Over the past few weeks, I have described how the expected value is calculated for video poker. While the exact methods vary somewhat from game to game, the concept is still the same.
This is the most critical aspect of expected value. It is the expected return of the hand over the long run. I think it should be clear that it cannot be considered to be some sort of expected return that you will earn on this specific hand.
For example, the expected value of a High Pair in jacks or better video poker is 1.54. But the only possibilities are that you’ll get back 1, 2, 3, 9 or 25 units depending on whether you wind up with a High Pair, Two Pair, Three of a Kind, Full House or Four of a Kind.
The greater the number of High Pairs you have the more likely that the overall result of all these hands will approach that 1.54. If we were to think about it for a minute, we’d realize that since we will earn a minimum of 1 and a maximum of 25, but the average is just over 1.5 — most of our hands will wind up as High Pairs.
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Another key point about expected values in video poker to keep in mind is that the expected value in the strategy table is the average expected value of all hands of that particular type. In the case of a High Pair, all High Pairs have the same expected value. The three cards that are discarded should always be three cards of different ranks. If you are holding a Pair, there is no way to get a Straight or a Flush. So the probability of winding up with something other than a High Pair is the same for every High Pair.
But the same is not true for 4-Card Flushes. I described last week how Straights are broken down by the number of High Cards, but we don’t do that for 4-Card Flushes. That doesn’t mean that Flushes with more High Cards have the same expected value as one with less High Cards. We are able to lump them together on our strategy table because the number of High Cards does not change the strategy the way it does for 4-Card Straights.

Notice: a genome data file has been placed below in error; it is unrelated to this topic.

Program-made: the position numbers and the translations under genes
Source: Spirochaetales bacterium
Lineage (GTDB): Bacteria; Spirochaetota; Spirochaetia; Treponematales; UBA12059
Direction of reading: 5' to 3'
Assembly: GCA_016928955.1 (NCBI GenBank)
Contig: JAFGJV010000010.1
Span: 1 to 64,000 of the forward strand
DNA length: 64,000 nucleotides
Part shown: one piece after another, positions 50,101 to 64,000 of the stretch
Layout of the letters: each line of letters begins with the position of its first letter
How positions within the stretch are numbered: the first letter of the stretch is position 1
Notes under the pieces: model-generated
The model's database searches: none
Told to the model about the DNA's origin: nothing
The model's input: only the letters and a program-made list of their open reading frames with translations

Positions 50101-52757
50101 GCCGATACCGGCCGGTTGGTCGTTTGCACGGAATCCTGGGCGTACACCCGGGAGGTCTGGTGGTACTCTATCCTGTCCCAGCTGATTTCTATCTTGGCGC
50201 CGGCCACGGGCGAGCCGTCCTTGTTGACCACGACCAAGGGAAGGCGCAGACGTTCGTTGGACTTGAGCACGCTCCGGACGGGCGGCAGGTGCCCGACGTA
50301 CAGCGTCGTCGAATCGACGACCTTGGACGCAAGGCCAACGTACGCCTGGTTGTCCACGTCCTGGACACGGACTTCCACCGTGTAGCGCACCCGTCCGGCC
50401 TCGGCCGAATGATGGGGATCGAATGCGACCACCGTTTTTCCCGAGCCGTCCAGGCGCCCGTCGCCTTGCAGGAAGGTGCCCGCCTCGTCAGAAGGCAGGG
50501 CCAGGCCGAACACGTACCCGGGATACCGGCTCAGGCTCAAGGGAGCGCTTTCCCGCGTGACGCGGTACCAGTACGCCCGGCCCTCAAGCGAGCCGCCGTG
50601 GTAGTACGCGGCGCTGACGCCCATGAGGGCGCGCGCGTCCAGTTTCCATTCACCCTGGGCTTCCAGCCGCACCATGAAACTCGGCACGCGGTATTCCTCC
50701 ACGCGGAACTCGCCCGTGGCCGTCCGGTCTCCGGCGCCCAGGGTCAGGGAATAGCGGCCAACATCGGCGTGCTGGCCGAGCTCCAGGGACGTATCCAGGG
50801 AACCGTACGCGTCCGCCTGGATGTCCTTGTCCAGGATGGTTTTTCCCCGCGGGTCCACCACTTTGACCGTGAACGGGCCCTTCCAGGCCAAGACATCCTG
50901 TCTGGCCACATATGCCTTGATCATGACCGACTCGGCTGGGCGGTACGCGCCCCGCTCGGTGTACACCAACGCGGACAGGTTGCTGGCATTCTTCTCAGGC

But just like partial Straights, the more High Cards, the higher the expected value. The 1.22 we see listed on the strategy table is the average of all 4-Card Flushes. Ironically, there are no 4-Card Flushes that actually have this expected value. They range from about 1.10 to about 1.35. It would go even higher, but if you have a 4-Card Flush with 3 High Cards, this becomes a 3-Card Royal with the expected value of 1.41.
Again, not all 3-Card Royals are the same either. A J-Q-K 3-Card Royal has a higher expected value than a 10-J-K 3-Card Royal. Not only do we have 3 extra cards to potentially pick up a High Card, but there are also more ways to turn a Straight with the J-Q-K than there is with a 10-J-K.
Additionally, it is possible that for either one we are discarding a card which made the hand a 4-Card Straight or a 4-Card Flush. If this is the case, then we are reducing the expected value because we discarded a card that we would otherwise want as a draw.
Quite frankly, this is mostly done because of the power of the payout of the Royal Flush. If we hold that 4th card to make a Straight or 4-Card Flush, we will give up any chance to get the Royal. But with an 800 payout (assuming max coins), we are willing to reduce our chances of getting a Straight or a Flush to give us a chance to get the Royal.
Of course, there are still may opportunities to draw to a Straight or a Flush, but there will be even more of them if we discarded a 2 and 5 of a different suit rather than a card that could have potentially helped us.